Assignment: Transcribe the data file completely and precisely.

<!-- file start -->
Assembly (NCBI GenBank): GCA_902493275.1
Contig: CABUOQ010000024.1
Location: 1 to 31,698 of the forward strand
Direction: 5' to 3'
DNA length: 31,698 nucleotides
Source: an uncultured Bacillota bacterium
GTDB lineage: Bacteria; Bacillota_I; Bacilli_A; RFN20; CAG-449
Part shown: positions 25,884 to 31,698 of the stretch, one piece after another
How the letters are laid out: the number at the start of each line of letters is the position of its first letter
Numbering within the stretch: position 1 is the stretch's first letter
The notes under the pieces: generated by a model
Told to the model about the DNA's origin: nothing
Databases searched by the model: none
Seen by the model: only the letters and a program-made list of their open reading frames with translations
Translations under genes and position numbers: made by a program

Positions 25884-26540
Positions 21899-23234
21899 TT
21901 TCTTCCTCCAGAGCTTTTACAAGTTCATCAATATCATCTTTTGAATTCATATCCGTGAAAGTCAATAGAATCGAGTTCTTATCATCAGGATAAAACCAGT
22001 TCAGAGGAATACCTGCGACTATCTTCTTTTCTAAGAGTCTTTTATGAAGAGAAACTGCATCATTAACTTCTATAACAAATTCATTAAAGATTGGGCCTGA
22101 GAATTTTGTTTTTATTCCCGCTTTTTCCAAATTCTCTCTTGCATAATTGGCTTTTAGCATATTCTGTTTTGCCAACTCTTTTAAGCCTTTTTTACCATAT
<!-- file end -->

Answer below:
Assembly (NCBI GenBank): GCA_902493275.1
Contig: CABUOQ010000024.1
Location: 1 to 31,698 of the forward strand
Direction: 5' to 3'
DNA length: 31,698 nucleotides
Source: an uncultured Bacillota bacterium
GTDB lineage: Bacteria; Bacillota_I; Bacilli_A; RFN20; CAG-449
Part shown: positions 25,884 to 31,698 of the stretch, one piece after another
How the letters are laid out: the number at the start of each line of letters is the position of its first letter
Numbering within the stretch: position 1 is the stretch's first letter
The notes under the pieces: generated by a model
Told to the model about the DNA's origin: nothing
Databases searched by the model: none
Seen by the model: only the letters and a program-made list of their open reading frames with translations
Translations under genes and position numbers: made by a program

Positions 25884-26540
Positions 21899-23234
21899 TT
21901 TCTTCCTCCAGAGCTTTTACAAGTTCATCAATATCATCTTTTGAATTCATATCCGTGAAAGTCAATAGAATCGAGTTCTTATCATCAGGATAAAACCAGT
22001 TCAGAGGAATACCTGCGACTATCTTCTTTTCTAAGAGTCTTTTATGAAGAGAAACTGCATCATTAACTTCTATAACAAATTCATTAAAGATTGGGCCTGA
22101 GAATTTTGTTTTTATTCCCGCTTTTTCCAAATTCTCTCTTGCATAATTGGCTTTTAGCATATTCTGTTTTGCCAACTCTTTTAAGCCTTTTTTACCATAT